Ten and a half years ago, my two brothers, my sister-in-law and I wrote co-ordinated blog posts looking at our Myers-Briggs personalities. My older brother was an ISTJ [Blog no longer available], his wife was an ENFP [Link] and my younger brother was an ESFJ [Again, blog no longer available]. I too was an ISTJ, a “reliable realist” [Link].

Since then, I’ve had various jobs, lived in various places and had various life experiences, so why not see how my personality has changed since then? In order to keep things the same, I did the same personality quiz from 41Q.

As a reminder, here’s how I came out last time:

And here’s what I got now:

So slightly less introverted, slightly more sensing, slightly less thinking and quite a bit more judging. But considering there are only 41 questions to work out the personality, one slight difference in response is probably going to have a fairly substantial change in outcome. But putting it all together, I still come out with the same overall outcome of “reliable realist”!

I could post what that actually means, but I’ve already done that ten years ago (and it still describes me pretty well).



My aim when I restarted blogging was to post something once a week on a Wednesday evening. However, this week I’ve again been too busy to write anything.

A couple of months ago, I had a small stockpile of posts so I always had something ready to go each week, but now I’m just down to a handful of ideas.

Once a week seems like a sensible level to blog at. Not too frequent, but still on a regular schedule. I could reduce the frequency to once every two weeks, or even once a month which would be much easier for coming up with content, but would make blogging much less routine. I could post on an ad-hoc basis, but that’s even more likely to make me not do it.

So that’s the options: a. Weekly posts where a substantial number are short/not very interesting, or b. Less regular posts but there’s a strong possibility they just stop at some point. Vote now! [I would put an actual voting thing in but I can’t because I’m doing this on my phone]


High Rise Living

Sorry, this is a quite a conceptual post this week. I’ll try to be more interesting next time.

I was lying in bed the other night and I realised that I lived in a block of flats. That’s not a new thing and something I was already aware of – I’ve lived in several flats since I moved to London. What I realised though was that the flat above me and the flat below me have the same room layout. And the ones the other side of them do too. That means that there’s several bedrooms directly above and below mine. If my neighbours have their beds in the same positions as me, there are several people all sleeping in a parallel orientation, separated only by a couple of metres and a solid concrete floor. In mathematical terms, we’re at the same x and y coordinates, but differing in the z-axis.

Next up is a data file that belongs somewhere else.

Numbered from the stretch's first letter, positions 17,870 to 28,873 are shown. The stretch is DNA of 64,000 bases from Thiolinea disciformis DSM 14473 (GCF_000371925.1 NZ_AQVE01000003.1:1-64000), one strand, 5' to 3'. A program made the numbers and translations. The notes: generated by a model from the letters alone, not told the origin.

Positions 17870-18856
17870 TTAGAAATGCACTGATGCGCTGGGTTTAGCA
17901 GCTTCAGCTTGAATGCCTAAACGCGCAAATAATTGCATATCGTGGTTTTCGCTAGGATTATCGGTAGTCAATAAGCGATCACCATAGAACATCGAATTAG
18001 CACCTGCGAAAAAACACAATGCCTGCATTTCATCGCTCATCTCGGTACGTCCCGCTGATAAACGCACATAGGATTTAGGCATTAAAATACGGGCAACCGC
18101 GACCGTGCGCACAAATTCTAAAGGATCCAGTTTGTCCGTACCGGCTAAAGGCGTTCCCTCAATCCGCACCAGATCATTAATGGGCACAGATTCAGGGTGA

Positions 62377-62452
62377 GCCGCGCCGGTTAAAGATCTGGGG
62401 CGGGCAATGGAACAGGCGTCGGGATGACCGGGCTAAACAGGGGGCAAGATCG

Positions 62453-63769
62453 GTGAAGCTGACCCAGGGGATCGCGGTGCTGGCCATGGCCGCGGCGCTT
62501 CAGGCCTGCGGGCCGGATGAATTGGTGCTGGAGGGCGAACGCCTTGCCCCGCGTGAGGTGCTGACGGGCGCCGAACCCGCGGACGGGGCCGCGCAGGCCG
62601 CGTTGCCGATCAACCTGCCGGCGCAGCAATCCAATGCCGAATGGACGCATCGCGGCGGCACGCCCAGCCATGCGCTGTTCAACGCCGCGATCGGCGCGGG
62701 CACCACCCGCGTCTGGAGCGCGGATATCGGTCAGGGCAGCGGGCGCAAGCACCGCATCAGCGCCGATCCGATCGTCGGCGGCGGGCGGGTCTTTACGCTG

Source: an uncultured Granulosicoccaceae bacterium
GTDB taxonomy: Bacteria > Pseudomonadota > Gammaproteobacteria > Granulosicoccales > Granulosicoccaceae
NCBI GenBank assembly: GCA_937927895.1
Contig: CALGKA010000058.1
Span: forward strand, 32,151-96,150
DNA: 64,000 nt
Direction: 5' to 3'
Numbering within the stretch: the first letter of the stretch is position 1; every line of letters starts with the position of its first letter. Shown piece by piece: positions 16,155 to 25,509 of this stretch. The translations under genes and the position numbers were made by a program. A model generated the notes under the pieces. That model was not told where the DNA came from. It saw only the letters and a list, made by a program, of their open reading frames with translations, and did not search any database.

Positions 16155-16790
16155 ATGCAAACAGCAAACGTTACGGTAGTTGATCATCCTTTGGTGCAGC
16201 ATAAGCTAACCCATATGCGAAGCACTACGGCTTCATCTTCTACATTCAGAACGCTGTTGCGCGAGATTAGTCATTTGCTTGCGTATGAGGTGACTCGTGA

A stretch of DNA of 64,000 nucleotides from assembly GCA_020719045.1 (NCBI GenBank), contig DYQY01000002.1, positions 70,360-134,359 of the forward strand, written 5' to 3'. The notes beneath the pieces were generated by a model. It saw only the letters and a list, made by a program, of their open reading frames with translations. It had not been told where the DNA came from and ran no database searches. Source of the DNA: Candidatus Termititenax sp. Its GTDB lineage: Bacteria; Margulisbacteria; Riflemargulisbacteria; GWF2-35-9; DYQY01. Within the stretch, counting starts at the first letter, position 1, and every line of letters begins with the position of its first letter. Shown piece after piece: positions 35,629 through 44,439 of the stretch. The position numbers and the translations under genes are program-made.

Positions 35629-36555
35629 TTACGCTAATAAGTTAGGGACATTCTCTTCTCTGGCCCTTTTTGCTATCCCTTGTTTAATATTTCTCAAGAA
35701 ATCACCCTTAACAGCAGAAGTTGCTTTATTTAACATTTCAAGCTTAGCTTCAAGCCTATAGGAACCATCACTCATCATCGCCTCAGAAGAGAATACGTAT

Additionally, I have neighbours on either side of me. And although one is two kitchens away, the nearest is only the other side of a concrete wall. Possibly even closer than the two metres recommended for social distancing.

But what’s happening in their parallel flats? Do they have the same internal room layouts? What decorations do they have? What do they get up to in their flats? What are their lives like?

I live in London so of course I don’t actually know any of my neighbours. I think the new couple downstairs have young children, possibly including a new baby. And the people upstairs may also have a young baby. But who knows? I’ve never met any of them other than in passing.

The other day I received this letter (and I’m assuming all my neighbours did too):

I don’t normally hear my neighbours, although I do often have music playing or the TV on. I’ve never noticed a noisy neighbour. Does that mean that I’m the problem? I feel like my volumes are kept at a “moderate level”, plus I’m normally in bed between 10pm and 7am. And is it saying that they’ve had *complaints* from a number of flats, or that they’ve had *noise disturbances* from a number of flats?

Either way, it has made me wonder what my neighbours can hear of me. I can sometimes hear their activities but can never make out anything distinctively. So can my neighbours hear me? Maybe sometimes, but probably nothing significant. But Alexa, she hears everything.